Ceramic artist Candeger Furtun's first retrospective exhibition at Arter reveals 60 years of art production. In addition to Furtun's ceramic objects, sculptures and installations, archival materials such as plaster molds and glaze raw materials are also included in the exhibition, giving clues about her production since the 1960s.
FATMA BATUKAN BELGE
We know that ceramic exhibitions are not preferred by major contemporary art institutions, museums and galleries. That's why I excitedly went to see the retrospective of Candeger Furtun, the opening exhibition of Arter's 2021-2022 season. I visited the exhibition, which was brought to life after a preparation process spanning nearly three years, together with Candeger Furtun herself.
Curated by Selen Ansen, the exhibition displays more than 100 works by the artist. While watching Furtun's artistic periods with these works; it is also possible to see the influence of trends such as Abstract Expressionism, Art and Crafts, Constructivism, Bauhaus.
Candeger Furtun is among the first generation to receive academic ceramic education in Turkey. While working at the Nurullah Berk Atelier at the State Academy of Fine Arts, she gets hit with the clay that met in the modding class; as soon as she touches the mud, she says, "Okay, this is my material.” She leaves there angering Nurullah Berk and continues her education with ceramics in İsmail Hakkı Oygar's workshop. We are talking about the end of the 1950s, when there were no kilns and equipment in the Ceramic departments at that time. There are already two institutions that provide ceramics education; one is the Academy and the other is the Applied Fine Arts School, which was established in 1957. There are no private workshops with their own ceramic kiln. For most of the ceramicists, Hasan Usta's workshop in Küçüksu or Eczacıbası Ceramic Factory Art Studio, where they fire their finishing works, is the school. But these places or the Faculty of Chemistry of Istanbul University, which she went to in 1959-60 to learn more, are not enough for Candeger Furtun. Goes to America with the Fulbright scholarship in 1961! She completes her MA at Rochester Institute of Technology, School for American Craftsmen. They have teachers like Frans Wildenhain. The 1960s is a turning point for ceramic art all over the world. Furtun is greatly influenced by Betty Woodman's exhibition at the Metropolitan Museum of Art. Having a ceramic artist at the MET is not an understatement; reflects the Golden Age of ceramics. She says that when she goes to America, when she says "I graduated from ceramics", they respect it because they value our tile tradition, which goes back hundreds of years, much more than we do.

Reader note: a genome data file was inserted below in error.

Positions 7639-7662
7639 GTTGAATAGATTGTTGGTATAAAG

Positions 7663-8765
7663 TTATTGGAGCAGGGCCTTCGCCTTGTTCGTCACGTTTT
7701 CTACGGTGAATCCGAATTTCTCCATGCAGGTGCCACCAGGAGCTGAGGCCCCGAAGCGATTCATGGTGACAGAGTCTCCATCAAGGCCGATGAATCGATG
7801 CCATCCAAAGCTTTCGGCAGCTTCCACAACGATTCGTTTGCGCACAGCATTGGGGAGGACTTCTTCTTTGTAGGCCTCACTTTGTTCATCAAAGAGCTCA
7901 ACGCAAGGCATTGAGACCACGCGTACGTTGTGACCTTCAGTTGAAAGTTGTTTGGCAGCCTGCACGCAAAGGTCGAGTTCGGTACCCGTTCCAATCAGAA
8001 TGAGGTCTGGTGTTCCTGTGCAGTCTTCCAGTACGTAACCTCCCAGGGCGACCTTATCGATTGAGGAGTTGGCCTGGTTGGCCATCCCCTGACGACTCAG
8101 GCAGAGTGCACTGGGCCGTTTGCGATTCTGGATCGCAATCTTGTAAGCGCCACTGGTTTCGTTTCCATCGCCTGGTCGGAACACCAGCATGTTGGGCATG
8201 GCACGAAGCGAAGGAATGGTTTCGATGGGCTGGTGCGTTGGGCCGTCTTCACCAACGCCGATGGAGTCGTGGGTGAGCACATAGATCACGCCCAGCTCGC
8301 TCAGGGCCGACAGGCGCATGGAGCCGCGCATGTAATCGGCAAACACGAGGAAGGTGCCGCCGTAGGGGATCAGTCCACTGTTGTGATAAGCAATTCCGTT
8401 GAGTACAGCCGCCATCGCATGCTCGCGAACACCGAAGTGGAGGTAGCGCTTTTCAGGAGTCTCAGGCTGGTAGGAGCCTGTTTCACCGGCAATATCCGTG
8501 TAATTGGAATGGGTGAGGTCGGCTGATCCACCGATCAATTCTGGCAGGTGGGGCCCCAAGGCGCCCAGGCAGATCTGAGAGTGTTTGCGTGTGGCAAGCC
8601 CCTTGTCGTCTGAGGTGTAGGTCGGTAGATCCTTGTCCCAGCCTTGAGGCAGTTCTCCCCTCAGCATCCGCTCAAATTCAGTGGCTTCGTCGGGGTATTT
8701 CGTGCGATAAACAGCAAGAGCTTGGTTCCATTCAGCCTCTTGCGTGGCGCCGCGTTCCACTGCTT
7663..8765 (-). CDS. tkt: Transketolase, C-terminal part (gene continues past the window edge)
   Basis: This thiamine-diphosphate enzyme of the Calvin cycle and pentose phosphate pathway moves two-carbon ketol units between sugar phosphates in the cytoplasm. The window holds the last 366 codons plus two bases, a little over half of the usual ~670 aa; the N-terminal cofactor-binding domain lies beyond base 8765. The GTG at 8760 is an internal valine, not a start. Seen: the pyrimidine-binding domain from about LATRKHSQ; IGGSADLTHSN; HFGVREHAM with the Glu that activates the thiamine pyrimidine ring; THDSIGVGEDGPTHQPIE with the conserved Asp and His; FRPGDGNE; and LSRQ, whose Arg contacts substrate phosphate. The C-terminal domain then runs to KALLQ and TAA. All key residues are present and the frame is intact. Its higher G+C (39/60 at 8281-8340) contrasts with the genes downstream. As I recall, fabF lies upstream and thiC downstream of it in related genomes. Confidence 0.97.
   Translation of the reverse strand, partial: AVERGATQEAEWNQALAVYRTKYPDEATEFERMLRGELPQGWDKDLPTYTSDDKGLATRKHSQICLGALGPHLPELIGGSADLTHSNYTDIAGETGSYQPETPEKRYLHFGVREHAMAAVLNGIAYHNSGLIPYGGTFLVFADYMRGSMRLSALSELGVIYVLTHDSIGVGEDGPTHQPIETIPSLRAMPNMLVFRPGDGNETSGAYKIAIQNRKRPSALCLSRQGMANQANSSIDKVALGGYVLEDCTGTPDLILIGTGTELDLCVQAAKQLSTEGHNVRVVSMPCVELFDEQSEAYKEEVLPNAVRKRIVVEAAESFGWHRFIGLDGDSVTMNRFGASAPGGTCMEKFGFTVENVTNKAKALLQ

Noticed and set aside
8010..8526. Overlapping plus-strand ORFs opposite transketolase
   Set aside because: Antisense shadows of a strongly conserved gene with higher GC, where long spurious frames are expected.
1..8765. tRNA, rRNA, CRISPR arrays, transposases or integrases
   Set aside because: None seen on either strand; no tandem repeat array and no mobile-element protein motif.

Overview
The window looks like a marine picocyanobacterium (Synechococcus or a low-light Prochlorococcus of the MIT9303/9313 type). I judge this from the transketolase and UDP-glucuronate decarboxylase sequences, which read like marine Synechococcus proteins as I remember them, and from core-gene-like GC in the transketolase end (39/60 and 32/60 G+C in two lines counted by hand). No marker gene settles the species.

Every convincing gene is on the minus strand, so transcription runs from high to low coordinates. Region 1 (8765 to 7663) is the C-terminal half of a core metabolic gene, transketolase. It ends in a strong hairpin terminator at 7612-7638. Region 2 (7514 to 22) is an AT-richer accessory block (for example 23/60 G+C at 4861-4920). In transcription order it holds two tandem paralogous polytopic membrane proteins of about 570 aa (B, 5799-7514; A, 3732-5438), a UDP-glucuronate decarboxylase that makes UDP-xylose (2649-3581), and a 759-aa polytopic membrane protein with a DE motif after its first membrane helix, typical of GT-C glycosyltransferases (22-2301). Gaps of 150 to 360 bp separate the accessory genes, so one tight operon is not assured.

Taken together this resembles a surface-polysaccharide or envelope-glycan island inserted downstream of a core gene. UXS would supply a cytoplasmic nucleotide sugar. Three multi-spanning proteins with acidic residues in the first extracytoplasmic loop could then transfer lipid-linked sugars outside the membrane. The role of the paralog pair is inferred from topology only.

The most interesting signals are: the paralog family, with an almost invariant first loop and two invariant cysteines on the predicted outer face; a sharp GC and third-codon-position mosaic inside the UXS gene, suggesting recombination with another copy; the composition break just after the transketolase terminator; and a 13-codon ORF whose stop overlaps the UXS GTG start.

Candeger Furtun returns to Turkey in 1963 and opens her workshop in Sisli the following year; This workshop is where she continues her work until today. The artist, who made her own glazes based on her experiences and learnings in America, says, "In my time, no one made glaze from raw materials. Everybody was using ready-made paint, Degussa was being sold. I asked for a frit, they said, 'Are you going to race with Degussa?' No, why should I race, I wanted to do it myself with sin and goodness. If I hadn't learned this in America, I wouldn't have been able to do it." The glaze experiments, which were moved from her workshop to the gallery for the exhibition, show that she has worked on this subject a lot. In fact, when you look at the artist's works, there are not many colors; we see neutral colors, earth tones, whites, and skin color for body parts.